Densil Porteous, Executive Director at Stonewall Columbus, is very transparent in his sit-down interview about his executive role and its responsibilities, Blackness & Queerness while uplifting the community.
Densil Porteous Q&A
What does Black History Month mean to you?
Densil Porteous: That’s an interesting question. I don’t know that it means anything more than a moment when, as a society, we force people to take time to take stock of the significant accomplishments of Black people across the world.
I think it’s a moment where again the world takes or not even the world, because Black History Month happens in different points, in other countries. I believe it’s in February in the states; in Europe or England, it’s October. So yeah, it is also in different times in different places.
Ultimately, it’s a moment where whatever society or part of is taking a month to recognize the accomplishments of black folks. I think it is something that you should probably do each day.
You are the executive director of Stonewall Columbus. So why Stonewall?
Densil Porteous: It was the intersectional moment in my life as a Black man. I’m also gay or queer, and within the Black community, queer and gay identities haven’t always been uplifted or supported, and even today still are not such.
I can remember growing up in a Pentecostal Caribbean home told, “Don’t do gay things, don’t be gay, don’t do these things.” Sort of the identity that I thought was okay was admonished by my community, family, and church, which I struggled with.
As I got older, I realized that being gay is okay, being queer is okay, but I’m also still a Black man, a Black person. Those two things have to coexist in some way, shape, or form. So for me, the opportunity to step into queer leadership by sitting on several boards and organizations focused on uplifting LGBT and queer identities has been essential for me.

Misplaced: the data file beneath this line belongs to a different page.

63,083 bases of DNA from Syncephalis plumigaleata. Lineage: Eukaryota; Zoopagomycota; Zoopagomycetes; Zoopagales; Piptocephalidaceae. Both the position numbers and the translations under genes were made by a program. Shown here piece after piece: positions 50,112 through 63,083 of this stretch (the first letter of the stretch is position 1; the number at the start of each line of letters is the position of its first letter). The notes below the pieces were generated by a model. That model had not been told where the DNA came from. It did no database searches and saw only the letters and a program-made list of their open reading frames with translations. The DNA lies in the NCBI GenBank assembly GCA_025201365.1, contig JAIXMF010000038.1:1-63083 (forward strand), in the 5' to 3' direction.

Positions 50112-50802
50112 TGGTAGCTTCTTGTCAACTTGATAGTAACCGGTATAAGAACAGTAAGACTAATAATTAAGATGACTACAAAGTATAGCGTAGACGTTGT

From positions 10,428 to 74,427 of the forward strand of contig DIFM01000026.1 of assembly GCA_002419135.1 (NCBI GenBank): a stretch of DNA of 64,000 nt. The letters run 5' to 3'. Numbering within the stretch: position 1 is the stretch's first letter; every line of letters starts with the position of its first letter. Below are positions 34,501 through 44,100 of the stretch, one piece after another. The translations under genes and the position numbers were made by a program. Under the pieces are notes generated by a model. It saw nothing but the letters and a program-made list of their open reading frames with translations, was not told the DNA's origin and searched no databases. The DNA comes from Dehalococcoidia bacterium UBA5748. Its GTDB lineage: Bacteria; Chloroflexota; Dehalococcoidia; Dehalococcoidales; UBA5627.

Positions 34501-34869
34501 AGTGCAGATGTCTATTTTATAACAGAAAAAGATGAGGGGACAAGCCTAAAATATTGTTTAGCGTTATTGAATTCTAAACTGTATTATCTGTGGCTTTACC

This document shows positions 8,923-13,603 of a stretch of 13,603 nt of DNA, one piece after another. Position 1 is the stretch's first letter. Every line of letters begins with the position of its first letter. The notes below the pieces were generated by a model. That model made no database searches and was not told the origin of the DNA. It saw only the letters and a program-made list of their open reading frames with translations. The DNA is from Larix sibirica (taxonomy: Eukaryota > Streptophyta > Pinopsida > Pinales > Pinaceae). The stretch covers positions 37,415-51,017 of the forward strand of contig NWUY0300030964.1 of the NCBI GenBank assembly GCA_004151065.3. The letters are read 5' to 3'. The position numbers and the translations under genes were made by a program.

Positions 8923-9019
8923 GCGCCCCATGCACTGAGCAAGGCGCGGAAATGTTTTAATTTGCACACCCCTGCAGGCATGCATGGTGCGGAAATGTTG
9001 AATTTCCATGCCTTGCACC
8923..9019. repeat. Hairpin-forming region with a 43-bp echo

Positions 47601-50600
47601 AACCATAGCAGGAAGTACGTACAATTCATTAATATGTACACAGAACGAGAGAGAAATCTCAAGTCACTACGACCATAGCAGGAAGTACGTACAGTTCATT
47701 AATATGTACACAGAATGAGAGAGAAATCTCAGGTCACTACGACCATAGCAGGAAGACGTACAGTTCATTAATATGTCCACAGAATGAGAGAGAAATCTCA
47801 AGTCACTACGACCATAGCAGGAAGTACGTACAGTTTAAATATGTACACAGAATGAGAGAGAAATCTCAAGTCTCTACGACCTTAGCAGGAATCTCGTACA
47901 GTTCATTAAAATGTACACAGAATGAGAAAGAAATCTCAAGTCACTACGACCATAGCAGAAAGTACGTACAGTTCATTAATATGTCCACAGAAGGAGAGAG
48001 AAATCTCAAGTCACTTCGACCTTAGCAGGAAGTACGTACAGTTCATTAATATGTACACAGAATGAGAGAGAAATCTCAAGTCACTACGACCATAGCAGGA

Being able to step into the role of Stonewall Columbus as executive director is a sort of a high point in my life, professional and personal.
I’m able to bring my Black and queer identity to my job, a task, a position, a role essential to the community’s success and Black members of the community.
How is Stonewall Columbus contributing to diversity in Columbus?
Densil Porteous: As an organization, Stonewall Columbus is an LGBT center and community organization with 40 years of history of working to uplift the LGBTQ community, mainly to ensure that members of that community who need support and encouragement and engagement are receiving that as much as possible.
We haven’t always centered the most in need of uplifting in that work, but that’s a societal thing. We know better, and so now we’re doing better, and I think, as an organization, we continue to want to find ways to ensure that those who are most in need of uplifting or desire of uplifting are receiving that.
One of the things that we’re trying to do is to:
- Economically positively impact our community.
- Think about how we can help families in our community create a family because that’s important.
- We’re looking to ensure individual identities are uplifted and finding, fostered, and supported.
What we’re thinking about is how do we educate our community? Those who are usually underemployed are underserved in that space, like Black trans members of our community.
How can we create a system of economic environment and engagement where they feel comfortable stepping in and learning something, stepping in and learning a new skillset, and learning just simple things that maybe others within our community have already been taught?
For instance, banking structures, loans, and others; maybe someone in our community has benefited from all these things but is denied to Black trans folks. And so, we want to create spaces that allow people to step into that. When we think about families within the queer community, families are so varied and indifferent.
I mean, families have always been very different, but what we’ve probably seen out in the world has always been a representation of six straight families, and we realize that kids need homes for their foster kids are out there. But some humans have a heart and love and desire and want to raise kids and have kids of their own.